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Electricity in Georgia in 2022

Global Ranking: #30
68.4% #40 Low-carbon electricity
481.77 watts #83 Generation / person
164.19 gCO2eq/kWh #32 Carbon Intensity
10.2% net imports Electricity imports

In Georgia, currently, a considerable part of the electricity consumption comes from low-carbon sources. As of 2022, almost 70% of the nation's energy is derived from clean alternatives, with hydropower accounting for nearly all of this share. In stark contrast, fossil energy, specifically gas, makes up just over a fifth of Georgia's electricity consumption. Almost none of the electricity is generated from wind energy. Alongside this domestic production, Georgia's electricity consumption also includes net imports, which account for slightly more than 10%.


To further bolster its low-carbon electricity production, Georgia could consider following the examples of countries such as France, Ukraine, and Slovakia, where nuclear power comprises over half of the electricity generation. Similarly, Denmark has successfully harnessed wind energy for over half of its needs. Both these energy sources could be tapped into to increase Georgia's clean electricity generation. Given its success with hydropower, a focus on enhancing wind and nuclear power could balance its energy portfolio and push its low-carbon electricity generation to new heights.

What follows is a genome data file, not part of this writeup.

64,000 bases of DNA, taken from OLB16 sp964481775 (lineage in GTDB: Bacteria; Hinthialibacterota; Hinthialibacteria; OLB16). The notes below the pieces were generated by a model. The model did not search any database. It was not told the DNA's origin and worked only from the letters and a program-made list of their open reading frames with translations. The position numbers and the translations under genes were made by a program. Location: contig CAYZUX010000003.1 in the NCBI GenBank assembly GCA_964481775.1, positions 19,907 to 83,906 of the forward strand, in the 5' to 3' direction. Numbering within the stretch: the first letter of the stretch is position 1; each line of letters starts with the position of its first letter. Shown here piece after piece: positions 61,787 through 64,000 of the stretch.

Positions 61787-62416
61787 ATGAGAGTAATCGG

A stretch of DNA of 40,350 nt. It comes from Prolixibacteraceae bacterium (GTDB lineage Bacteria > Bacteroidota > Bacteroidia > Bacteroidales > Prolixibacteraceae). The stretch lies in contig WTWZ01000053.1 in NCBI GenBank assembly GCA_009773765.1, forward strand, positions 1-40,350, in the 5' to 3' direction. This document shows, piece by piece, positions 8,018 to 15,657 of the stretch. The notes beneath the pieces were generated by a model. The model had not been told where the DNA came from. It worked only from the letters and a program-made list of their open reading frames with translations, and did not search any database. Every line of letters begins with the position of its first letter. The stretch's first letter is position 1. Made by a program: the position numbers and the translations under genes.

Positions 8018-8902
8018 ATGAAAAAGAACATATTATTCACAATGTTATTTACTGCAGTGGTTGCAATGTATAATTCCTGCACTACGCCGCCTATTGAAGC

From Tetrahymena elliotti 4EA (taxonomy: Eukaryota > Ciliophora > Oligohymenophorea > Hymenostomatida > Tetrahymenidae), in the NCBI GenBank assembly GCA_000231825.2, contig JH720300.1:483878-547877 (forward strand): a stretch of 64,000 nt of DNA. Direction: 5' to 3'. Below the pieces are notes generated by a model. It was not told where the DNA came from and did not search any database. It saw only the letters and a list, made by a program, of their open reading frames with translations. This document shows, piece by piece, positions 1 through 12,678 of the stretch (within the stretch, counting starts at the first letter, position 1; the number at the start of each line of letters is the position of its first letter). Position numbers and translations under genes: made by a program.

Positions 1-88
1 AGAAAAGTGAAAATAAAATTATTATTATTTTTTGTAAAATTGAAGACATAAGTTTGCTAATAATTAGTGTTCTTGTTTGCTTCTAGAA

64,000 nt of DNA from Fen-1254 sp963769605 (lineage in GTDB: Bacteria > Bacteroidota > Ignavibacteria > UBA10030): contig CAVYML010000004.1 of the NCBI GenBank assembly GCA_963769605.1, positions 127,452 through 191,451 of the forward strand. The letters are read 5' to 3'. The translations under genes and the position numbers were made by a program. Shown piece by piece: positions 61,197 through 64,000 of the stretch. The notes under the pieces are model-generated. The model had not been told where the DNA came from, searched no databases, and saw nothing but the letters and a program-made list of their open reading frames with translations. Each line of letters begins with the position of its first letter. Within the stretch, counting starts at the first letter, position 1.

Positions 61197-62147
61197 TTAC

The journey of Georgia's low-carbon energy predominantly revolves around hydropower. Starting from 1992, with an initial decline, Georgia's hydroelectric energy production seemingly faced fluctuations throughout decades. The early 2000s saw a noteworthy increase, which was followed by a mild drop in the mid-2000s. The turn of the decade in 2010 marked a significant upturn, with the largest increase in hydroelectric production observed. However, this was shortly followed by a slight setback in 2011 and 2012. Increase trend resumed and carried on until 2019 when another decrement was noted. Recent years, like 2021 and 2022, however, have shown promising improvement in the production of hydroelectric power in Georgia, indicating a possible return to a more stable growth pattern.

Data Sources

For the years 1990 to 2011 the data source is IEA.
For the years 2012 to 2015 the data source is Ember.
For the years 2016 to 2018 the data source is IEA.
For the years 2019 to 2022 the data source is Ember.